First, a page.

On Tue, Nov 29, 2016 at 5:07 PM, Jeff Law <l...@redhat.com> wrote:
> On 11/29/2016 03:23 AM, Richard Biener wrote:
>> On Mon, Nov 28, 2016 at 10:23 PM, Jeff Law <l...@redhat.com> wrote:
>>> I was digging into issues around the patches for 78120 when I stumbled
>>> undesirable bb copying in bb-reorder.c on the m68k.
>>> The core issue is that the m68k does not define a length attribute and
>>> therefore generic code assumes that the length of all insns is 0 bytes.
>> What other targets behave like this?
> ft32, nvptx, mmix, mn10300, m68k, c6x, rl78, vax, ia64, m32c
> cris has a hack to define a length, even though no attempt is made to make
> it accurate. The hack specifically calls out that it's to make bb-reorder
>>> That in turn makes bb-reorder think it is infinitely cheap to copy basic
>>> blocks. In the two codebases I looked at (GCC's runtime libraries and
>>> newlib) this leads to a 10% and 15% undesirable increase in code size.
>>> I've taken a slight variant of this patch and bootstrapped/regression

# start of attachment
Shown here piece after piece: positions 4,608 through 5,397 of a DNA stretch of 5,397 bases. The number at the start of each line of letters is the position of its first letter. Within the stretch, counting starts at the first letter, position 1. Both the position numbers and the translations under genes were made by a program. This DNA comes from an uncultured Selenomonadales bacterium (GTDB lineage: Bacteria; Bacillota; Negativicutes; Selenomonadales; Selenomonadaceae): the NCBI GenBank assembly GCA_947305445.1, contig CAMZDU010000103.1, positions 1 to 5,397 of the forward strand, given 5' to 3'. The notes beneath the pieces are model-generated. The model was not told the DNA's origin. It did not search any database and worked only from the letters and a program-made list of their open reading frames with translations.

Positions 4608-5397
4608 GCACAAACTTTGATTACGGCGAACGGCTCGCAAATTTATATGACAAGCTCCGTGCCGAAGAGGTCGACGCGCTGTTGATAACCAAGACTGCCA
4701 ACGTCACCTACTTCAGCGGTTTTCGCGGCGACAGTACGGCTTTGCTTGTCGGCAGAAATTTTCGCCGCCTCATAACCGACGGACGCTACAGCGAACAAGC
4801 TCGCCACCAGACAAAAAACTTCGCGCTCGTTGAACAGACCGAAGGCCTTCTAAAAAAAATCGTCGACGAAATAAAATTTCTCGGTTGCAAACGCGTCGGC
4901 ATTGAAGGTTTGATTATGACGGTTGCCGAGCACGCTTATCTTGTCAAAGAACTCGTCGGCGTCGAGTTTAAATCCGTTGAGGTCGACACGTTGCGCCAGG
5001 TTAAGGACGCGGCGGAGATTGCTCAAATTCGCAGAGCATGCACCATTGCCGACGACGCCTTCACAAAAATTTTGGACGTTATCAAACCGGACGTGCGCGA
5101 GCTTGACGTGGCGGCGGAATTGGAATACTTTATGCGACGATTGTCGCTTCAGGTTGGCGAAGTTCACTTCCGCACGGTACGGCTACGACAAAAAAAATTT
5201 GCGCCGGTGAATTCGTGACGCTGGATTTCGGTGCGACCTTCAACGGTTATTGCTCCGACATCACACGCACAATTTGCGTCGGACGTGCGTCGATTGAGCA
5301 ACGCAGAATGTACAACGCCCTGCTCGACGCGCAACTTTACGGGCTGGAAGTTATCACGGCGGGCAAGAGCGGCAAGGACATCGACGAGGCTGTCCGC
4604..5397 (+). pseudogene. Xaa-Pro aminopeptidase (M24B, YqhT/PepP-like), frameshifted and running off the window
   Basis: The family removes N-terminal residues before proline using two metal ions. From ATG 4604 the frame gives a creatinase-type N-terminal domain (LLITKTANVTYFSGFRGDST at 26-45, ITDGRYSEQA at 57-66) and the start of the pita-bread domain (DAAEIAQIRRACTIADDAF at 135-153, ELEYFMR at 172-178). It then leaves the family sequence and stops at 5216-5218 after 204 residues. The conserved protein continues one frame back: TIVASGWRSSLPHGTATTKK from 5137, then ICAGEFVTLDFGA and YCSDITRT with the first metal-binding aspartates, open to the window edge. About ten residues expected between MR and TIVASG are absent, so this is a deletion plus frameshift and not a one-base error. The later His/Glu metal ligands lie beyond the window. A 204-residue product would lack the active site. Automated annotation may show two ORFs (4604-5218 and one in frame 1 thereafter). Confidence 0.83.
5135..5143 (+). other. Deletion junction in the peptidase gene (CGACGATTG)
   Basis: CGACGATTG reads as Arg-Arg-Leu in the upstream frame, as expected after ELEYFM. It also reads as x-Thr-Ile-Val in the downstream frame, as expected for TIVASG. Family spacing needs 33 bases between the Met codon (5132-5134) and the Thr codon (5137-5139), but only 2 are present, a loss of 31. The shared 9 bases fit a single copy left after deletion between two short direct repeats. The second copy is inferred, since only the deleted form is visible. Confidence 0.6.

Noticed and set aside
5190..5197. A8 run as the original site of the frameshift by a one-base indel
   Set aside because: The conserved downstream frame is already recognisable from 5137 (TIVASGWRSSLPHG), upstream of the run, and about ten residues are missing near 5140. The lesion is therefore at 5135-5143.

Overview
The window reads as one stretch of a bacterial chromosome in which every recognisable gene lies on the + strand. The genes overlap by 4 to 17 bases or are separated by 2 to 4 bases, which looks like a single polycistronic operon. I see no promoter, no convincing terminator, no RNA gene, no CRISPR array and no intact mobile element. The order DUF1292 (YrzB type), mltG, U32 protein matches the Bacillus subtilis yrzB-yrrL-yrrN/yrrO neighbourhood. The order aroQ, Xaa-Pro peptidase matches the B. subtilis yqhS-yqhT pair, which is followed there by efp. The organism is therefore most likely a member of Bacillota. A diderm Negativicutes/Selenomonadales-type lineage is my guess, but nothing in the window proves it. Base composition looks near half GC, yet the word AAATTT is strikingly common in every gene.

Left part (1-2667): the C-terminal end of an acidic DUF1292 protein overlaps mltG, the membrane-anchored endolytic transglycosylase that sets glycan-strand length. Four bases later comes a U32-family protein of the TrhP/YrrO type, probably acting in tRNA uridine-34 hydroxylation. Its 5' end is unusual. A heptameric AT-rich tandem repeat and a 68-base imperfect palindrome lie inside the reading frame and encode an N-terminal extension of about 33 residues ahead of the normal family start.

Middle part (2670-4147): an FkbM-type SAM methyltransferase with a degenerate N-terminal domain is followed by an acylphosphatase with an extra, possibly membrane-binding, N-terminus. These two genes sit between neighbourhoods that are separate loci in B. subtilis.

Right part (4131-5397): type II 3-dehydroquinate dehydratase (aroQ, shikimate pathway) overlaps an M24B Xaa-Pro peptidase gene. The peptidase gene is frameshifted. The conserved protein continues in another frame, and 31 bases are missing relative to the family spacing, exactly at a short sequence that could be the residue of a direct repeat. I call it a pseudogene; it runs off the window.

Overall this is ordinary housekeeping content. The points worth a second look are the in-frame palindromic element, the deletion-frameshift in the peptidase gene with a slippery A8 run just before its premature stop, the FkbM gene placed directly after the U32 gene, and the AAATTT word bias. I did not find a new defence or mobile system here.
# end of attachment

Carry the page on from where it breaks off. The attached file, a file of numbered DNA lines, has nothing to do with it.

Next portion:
>>> it on x86_64-linux-gnu to verify sanity as well as built the m68k target
>>> libraries noted above.
>>> OK for the trunk?
>> I wonder if it isn't better to default to a length of 1 instead of zero
>> there is no length attribute. There are more users of the length
>> in bb-reorder.c (and elsewhere as well I suppose).
> I pondered that as well, but felt it was riskier given we've had a default
> length of 0 for ports that don't define lengths since the early 90s. It's
> certainly easy enough to change that default if you'd prefer. I don't have
> a strong preference either way.
Thinking about this again maybe targets w/o insn-length should simply
always use the 'simple' algorithm instead of the STV one? At least that
might be what your change effectively does in some way?